Starbucks is stirring up some backlash over a decision to open its first location in Italy in late 2018.
The coffee chain announced Tuesday that it will open a new Reserve Roastery cafe in Milan next year. The Roastery will reside in the Poste di Milano building and take up some 25,000 square feet of space, according to a press release. Customers can expect goodies from Rocco Princis chain of bakeries, as well as small-batch Reserve coffee and, according to a Starbucks spokesperson, beer, wine and spirits as well.
Now were going to try, with great humility and respect, to share what weve been doing and what weve learned through our first retail presence in Italy, Howard Schultz, CEO of Starbucks, said in a release. Our first store will be designed with painstaking detail and great respect for the Italian people and coffee culture.
He added, And, my hope is that we will create a sense of pride for our partners – so much so that every partner who sees our store or walks through the doors will say: We got it right.
People on Twitter already have a lot to say about Starbucks moving to the holy grail of espresso.Lets just say theyre not too happy about it:
And dont even get people started on the palm trees Starbucks planted near the Piazza del Duomo in Milan as part of a landscaping project with the city. According to the Los Angeles Times, some people even tried to burn them!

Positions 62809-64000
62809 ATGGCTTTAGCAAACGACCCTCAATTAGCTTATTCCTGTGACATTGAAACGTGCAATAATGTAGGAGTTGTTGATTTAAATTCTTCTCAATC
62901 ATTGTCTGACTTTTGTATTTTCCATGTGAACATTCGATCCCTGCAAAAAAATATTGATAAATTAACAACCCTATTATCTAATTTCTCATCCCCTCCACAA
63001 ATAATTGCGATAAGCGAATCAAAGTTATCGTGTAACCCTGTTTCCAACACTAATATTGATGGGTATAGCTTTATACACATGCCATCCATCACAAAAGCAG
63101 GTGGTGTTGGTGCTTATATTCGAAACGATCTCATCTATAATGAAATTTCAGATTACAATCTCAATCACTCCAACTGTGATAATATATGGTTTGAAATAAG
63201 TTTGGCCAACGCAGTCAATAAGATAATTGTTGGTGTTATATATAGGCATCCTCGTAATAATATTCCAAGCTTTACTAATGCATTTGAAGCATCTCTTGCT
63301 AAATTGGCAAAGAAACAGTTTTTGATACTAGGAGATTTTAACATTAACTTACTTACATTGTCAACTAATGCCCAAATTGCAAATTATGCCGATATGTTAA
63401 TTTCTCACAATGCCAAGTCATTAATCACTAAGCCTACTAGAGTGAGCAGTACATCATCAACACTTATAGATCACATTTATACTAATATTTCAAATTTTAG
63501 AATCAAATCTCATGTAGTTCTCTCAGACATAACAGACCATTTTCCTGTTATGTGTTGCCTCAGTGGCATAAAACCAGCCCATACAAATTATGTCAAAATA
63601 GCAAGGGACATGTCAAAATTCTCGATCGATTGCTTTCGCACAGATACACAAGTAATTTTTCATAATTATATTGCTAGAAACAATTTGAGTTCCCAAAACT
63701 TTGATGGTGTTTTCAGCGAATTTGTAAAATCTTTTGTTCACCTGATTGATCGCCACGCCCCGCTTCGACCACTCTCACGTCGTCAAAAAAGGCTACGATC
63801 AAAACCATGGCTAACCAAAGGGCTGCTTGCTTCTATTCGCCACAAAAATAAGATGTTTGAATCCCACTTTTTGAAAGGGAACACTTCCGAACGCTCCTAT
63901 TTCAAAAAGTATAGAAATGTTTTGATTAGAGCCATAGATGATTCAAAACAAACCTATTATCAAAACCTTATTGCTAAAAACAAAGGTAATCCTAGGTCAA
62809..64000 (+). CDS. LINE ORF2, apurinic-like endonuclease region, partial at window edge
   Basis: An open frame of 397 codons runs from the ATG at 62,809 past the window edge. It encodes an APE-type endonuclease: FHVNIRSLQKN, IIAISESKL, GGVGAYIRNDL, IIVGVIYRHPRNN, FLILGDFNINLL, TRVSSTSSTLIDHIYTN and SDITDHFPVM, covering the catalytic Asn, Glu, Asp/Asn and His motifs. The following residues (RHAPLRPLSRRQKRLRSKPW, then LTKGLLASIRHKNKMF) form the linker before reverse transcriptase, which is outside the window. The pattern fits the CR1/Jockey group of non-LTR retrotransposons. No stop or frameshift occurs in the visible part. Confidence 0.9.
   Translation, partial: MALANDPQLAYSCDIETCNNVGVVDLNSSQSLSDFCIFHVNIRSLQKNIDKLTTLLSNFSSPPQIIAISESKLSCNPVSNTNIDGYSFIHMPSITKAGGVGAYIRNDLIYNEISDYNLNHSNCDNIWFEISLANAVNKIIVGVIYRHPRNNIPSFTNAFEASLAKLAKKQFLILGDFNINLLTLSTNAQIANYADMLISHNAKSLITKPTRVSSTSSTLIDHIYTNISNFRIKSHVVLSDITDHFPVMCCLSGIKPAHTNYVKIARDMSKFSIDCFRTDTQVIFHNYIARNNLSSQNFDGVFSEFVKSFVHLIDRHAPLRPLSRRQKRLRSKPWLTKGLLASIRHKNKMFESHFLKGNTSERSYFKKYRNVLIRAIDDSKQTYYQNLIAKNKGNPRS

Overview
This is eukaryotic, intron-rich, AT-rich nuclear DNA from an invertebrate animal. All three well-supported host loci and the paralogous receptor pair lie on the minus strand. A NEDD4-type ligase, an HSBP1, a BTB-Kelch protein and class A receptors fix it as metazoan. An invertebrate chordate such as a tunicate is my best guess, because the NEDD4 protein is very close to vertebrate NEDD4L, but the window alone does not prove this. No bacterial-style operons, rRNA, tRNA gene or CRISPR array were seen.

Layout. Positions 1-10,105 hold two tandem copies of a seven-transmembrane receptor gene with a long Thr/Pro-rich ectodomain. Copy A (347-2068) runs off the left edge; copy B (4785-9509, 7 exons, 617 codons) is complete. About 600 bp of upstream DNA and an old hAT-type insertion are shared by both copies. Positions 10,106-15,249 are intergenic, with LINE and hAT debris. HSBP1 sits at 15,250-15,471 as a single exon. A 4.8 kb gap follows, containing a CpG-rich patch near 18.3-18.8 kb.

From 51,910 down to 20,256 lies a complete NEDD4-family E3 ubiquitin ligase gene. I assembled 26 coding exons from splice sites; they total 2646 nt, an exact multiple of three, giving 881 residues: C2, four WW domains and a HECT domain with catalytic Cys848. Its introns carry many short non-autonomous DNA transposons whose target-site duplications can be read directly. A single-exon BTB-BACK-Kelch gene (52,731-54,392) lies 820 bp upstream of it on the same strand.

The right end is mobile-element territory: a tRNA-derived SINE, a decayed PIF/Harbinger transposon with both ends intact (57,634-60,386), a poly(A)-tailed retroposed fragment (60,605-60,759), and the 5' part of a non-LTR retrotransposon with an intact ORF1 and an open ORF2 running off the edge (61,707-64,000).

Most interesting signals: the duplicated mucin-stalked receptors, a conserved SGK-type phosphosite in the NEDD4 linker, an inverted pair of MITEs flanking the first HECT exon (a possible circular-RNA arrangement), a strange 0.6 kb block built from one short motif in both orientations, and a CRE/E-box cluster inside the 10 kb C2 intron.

We are happy the way we are, 70-year-old Milan resident Christine Kung told the LA Times. We dont need to be invaded by American scenery. We already have McDonalds and thats enough.
When asked about the backlash, a Starbucks spokesperson told The Huffington Post via email: Everything weve done to date sits on the foundation of the passion, craftsmanship and love Italian people have for great coffee. We are coming to Italy to learn from the best, but also to bring our own unique offer to the Italian consumer: a third place between home and work to take time and enjoy a perfectly crafted cup of coffee. We believe that there is a strong consumer base in Italy.